“People don’t buy two-inch drill bits, they buy two-inch holes.” — Thomas Levitt
Insight selling is an adequate model but it runs the risk of parity. In that setting a salesperson educates, collaborates, and then tries to persuade. It also tends to result in organization-centric solutions (“My close ratio is too low.” Solution: “Sign up for our training program.”). As well as gaining valuable insights, high-performing sales people should put greater emphasis on the outcomes that his or her customer is striving to attain and why they choose to work with you, your products, your company.
I recently purchased an old school Nintendo with two specific outcomes in mind. Friends were visiting for the weekend and their son loves old school games. My reasons for the purchase included giving the young guy something to do and that he enjoys. Also, I wanted to win a little more kid-free time for the adults. Others might purchase the same gaming system out of nostalgia. Still others may purchase a Nintendo because of the price point. In my case the product satisfied the specific outcomes. When a salesperson understands the outcomes a customer wants when choosing who to work their ability to improve specific aspects of service or product performance increase. A salesperson’s decisions become outcome based rather than information based.
Creating an outcome based value proposition means salespeople need to understand why their customers do business with them (or as Clayton Christensen describes it, “Why they hire you”). In lieu of habit or a revolutionary product innovations the reasons are most likely outcome driven. A HVAC business owner may supply the information and insights that a salesperson is requesting. The same owner may be intrigued by an idea or a collaborative process. However, neither of those considerations may be the actual reason he opts for one supplier while rejecting or ignoring others. An owner may select one supplier over another because his ideal outcome is improved operational efficiency–and that is his primary goal. Regarding products, an owner may prefer one supplier over another because of better packaging and reliable inventory. A third owner’s desired outcome may be positioning the business for a succession plan. The variety of outcomes are as multi-faceted as a Starbucks coffee menu. Ultimately, business owners buy progress over products–it is up to the salesperson to understand the unique outcomes that an owner defines as progress.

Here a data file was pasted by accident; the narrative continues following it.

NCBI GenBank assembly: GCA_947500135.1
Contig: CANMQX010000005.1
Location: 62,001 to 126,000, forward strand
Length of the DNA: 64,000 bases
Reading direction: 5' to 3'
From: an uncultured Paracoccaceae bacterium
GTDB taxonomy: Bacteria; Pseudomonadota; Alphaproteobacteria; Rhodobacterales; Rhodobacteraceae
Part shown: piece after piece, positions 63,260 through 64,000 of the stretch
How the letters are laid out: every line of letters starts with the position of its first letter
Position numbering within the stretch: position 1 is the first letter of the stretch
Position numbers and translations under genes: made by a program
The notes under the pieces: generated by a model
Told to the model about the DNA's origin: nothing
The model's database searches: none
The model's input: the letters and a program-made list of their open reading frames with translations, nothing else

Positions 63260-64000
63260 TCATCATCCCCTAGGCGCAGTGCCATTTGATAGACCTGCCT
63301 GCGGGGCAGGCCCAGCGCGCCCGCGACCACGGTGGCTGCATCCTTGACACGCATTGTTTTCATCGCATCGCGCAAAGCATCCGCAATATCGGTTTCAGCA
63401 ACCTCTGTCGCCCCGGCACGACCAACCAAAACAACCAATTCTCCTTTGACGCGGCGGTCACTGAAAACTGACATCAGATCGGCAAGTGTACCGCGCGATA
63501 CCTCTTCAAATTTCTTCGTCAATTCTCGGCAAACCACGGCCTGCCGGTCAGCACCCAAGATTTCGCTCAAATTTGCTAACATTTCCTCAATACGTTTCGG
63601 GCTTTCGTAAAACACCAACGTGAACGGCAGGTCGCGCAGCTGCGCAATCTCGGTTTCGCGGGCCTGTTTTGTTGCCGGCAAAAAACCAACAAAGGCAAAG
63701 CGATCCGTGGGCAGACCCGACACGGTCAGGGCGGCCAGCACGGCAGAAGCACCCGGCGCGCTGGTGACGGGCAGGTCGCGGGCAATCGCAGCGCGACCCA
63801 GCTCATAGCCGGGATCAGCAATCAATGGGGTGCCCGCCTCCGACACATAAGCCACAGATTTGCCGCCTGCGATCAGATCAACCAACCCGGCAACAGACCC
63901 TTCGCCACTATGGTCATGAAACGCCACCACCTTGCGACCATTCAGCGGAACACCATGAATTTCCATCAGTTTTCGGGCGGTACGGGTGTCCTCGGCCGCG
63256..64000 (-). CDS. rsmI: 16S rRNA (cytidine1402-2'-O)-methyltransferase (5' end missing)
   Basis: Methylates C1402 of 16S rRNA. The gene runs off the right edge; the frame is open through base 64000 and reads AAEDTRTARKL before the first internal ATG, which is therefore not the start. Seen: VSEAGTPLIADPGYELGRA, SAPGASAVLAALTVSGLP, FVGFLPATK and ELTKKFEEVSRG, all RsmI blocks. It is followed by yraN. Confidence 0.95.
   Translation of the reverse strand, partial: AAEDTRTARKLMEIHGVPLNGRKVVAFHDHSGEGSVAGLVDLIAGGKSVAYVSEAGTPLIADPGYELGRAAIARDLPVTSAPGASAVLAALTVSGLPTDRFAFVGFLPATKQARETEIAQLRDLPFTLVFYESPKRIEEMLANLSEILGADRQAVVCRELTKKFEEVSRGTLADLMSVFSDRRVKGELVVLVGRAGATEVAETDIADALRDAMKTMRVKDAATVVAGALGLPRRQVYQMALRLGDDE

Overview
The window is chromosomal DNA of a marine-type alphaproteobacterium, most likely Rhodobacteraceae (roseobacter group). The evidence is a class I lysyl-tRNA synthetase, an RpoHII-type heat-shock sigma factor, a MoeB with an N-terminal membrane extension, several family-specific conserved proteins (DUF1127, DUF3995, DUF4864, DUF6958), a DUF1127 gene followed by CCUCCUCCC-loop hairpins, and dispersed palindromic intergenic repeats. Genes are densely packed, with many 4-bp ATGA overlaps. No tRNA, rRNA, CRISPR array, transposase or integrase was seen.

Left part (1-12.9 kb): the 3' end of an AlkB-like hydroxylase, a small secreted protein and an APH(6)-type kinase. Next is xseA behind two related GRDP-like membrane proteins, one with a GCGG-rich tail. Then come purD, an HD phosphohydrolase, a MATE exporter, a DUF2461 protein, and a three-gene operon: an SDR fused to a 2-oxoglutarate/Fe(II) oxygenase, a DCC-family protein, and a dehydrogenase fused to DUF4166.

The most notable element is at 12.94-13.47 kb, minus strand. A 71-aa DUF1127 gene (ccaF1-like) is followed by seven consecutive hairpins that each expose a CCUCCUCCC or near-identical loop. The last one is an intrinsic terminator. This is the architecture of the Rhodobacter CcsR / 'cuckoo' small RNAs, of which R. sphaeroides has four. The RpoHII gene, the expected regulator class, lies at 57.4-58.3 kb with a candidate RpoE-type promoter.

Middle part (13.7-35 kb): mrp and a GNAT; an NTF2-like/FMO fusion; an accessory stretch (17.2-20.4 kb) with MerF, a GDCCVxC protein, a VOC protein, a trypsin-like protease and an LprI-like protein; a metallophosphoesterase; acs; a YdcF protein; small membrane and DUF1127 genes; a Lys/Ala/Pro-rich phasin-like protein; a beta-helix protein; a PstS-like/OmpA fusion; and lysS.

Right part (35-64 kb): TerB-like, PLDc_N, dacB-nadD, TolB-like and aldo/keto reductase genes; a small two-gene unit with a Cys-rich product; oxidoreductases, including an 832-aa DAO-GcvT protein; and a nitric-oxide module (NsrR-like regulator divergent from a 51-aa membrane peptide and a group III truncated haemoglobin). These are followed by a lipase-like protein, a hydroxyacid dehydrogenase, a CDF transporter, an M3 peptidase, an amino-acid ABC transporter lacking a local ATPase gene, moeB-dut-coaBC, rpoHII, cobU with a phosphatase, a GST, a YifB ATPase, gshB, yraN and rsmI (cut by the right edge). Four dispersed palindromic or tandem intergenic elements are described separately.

This exciting sales model poses an obvious challenge: A business owner’s desired outcome may be outside of the sales person’s skill set. Outside salespeople are going to have to build trusted talent networks in and outside of their organizations. They must commit to continued learning or else they will fall far behind the middle of the bell curve.
I’m writing this from our local library. I come here for some peace, wi-fi, and to wander the stacks. There are a few moms, dads, and kids nearby. They’re here to play and listen to a story. There are three high school students sharing a table nearby. I’d like to think they’re working on academics but they might also be skipping school and hiding out. We’re all using the same product and services but with different outcomes in mind. The library would increase the frequency of my visits if they promoted “Your office away from the office.” The families might increase their visits with a published events newsletter than celebrated the reading and activity schedule. The high schoolers? Maybe the message is “Remember your favorite hide-out as a kid?” All of us using the same product and services for with different outcomes in mind.
As a salesperson, if you want to lever simple insights then look past the conversations about education and collaboration (“teach-tailor-take control”) in language of The Challenger Sale. Instead, combine them with an understand as to why people prefer your company, why they “hire” you, and most importantly: the outcomes that your customers are looking for. Then improve your efforts accordingly.